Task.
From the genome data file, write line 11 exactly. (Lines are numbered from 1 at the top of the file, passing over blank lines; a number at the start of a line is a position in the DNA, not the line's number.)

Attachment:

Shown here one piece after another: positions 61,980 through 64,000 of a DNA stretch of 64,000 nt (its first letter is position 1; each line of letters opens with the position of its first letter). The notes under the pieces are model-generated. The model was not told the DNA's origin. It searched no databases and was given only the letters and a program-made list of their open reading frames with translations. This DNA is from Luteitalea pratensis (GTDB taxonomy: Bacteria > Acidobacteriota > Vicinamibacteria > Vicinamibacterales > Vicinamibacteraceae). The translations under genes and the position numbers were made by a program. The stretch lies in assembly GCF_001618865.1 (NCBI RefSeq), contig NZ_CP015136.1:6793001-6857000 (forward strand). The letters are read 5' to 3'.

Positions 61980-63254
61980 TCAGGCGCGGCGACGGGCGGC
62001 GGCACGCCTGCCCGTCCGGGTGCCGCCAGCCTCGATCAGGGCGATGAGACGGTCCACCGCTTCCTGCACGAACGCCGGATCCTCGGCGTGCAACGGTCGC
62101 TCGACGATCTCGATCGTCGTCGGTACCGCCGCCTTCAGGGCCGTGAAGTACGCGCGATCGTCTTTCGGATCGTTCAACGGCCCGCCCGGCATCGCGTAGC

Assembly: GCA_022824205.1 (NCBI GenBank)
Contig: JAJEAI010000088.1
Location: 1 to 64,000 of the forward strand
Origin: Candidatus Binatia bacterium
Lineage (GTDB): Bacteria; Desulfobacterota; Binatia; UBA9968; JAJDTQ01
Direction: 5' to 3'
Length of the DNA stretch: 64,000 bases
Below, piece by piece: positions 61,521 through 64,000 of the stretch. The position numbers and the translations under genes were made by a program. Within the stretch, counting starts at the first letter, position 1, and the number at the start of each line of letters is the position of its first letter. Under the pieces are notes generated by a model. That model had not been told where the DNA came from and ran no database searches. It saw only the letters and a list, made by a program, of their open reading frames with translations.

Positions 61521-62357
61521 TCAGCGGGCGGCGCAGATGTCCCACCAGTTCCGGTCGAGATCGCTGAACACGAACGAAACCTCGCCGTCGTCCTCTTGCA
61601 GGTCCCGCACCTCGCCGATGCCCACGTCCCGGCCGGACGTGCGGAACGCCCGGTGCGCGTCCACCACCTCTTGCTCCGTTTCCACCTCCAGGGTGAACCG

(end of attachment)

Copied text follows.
Direction: 5' to 3'